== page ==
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Sep 18, 2006

Learning to perform a new movement with robotic assistance

Learning to perform a new movement with robotic assistance: comparison of haptic guidance and visual demonstration

By J Liu, SC Cramer and DJ Reinkensmeyer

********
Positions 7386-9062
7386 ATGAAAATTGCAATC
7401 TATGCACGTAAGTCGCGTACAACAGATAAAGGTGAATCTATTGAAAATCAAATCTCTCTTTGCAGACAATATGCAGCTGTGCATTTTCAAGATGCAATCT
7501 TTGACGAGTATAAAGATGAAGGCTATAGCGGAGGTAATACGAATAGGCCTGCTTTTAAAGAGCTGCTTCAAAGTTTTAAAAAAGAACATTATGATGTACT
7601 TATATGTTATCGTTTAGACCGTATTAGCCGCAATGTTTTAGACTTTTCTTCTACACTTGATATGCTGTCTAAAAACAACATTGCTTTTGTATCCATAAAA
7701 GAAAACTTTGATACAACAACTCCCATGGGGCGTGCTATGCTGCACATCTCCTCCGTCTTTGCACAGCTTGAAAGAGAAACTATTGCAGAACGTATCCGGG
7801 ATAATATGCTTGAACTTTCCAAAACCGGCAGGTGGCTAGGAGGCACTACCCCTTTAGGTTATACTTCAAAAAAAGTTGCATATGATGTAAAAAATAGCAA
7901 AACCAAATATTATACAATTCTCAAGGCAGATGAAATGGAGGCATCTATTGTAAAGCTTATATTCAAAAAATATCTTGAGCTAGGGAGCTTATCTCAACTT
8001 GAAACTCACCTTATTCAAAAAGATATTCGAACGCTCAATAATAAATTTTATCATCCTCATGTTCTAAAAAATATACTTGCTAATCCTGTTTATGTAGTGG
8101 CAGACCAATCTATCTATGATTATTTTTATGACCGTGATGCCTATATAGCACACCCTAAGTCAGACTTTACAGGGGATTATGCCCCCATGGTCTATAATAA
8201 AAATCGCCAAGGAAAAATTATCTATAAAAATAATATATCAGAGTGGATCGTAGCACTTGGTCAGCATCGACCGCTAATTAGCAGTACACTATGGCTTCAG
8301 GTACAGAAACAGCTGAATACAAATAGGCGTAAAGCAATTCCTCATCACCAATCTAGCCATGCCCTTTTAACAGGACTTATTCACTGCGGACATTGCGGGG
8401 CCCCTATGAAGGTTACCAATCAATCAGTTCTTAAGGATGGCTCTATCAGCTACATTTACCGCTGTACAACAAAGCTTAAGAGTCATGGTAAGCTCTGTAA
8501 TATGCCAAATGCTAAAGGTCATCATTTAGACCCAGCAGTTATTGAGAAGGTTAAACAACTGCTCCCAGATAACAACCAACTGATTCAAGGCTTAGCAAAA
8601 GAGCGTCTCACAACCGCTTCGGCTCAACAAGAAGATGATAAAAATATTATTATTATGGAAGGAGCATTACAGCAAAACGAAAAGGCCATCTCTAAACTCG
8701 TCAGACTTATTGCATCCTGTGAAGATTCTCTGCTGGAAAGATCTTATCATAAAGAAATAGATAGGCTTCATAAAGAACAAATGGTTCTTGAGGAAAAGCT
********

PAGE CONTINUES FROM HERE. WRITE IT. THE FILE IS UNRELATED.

Background: Mechanical guidance with a robotic device is a candidate technique for teaching people desired movement patterns during motor rehabilitation, surgery, and sports training, but it is unclear how effective this approach is as compared to visual demonstration alone. Further, little is known about motor learning and retention involved with either robot-mediated mechanical guidance or visual demonstration alone. Methods: Healthy subjects (n = 20) attempted to reproduce a novel three-dimensional path after practicing it with mechanical guidance from a robot. Subjects viewed their arm as the robot guided it, so this "haptic guidance" training condition provided both somatosensory and visual input. Learning was compared to reproducing the movement following only visual observation of the robot moving along the path, with the hand in the lap (the "visual demonstration" training condition). Retention was assessed periodically by instructing the subjects to reproduce the path without robotic demonstration. Results: Subjects improved in ability to reproduce the path following practice in the haptic guidance or visual demonstration training conditions, as evidenced by a 30–40% decrease in spatial error across 126 movement attempts in each condition. Performance gains were not significantly different between the two techniques, but there was a nearly significant trend for the visual demonstration condition to be better than the haptic guidance condition (p = 0.09). The 95% confidence interval of the mean difference between the techniques was at most 25% of the absolute error in the last cycle. When asked to reproduce the path repeatedly following either training condition, the subjects' performance degraded significantly over the course of a few trials. The tracing errors were not random, but instead were consistent with a systematic evolution toward another path, as if being drawn to an "attractor path". Conclusion: These results indicate that both forms of robotic demonstration can improve short-term performance of a novel desired path. The availability of both haptic and visual input during the haptic guidance condition did not significantly improve performance compared to visual input alone in the visual demonstration condition. Further, the motor system is inclined to repeat its previous mistakes following just a few movements without robotic demonstration, but these systematic errors can be reduced with periodic training.

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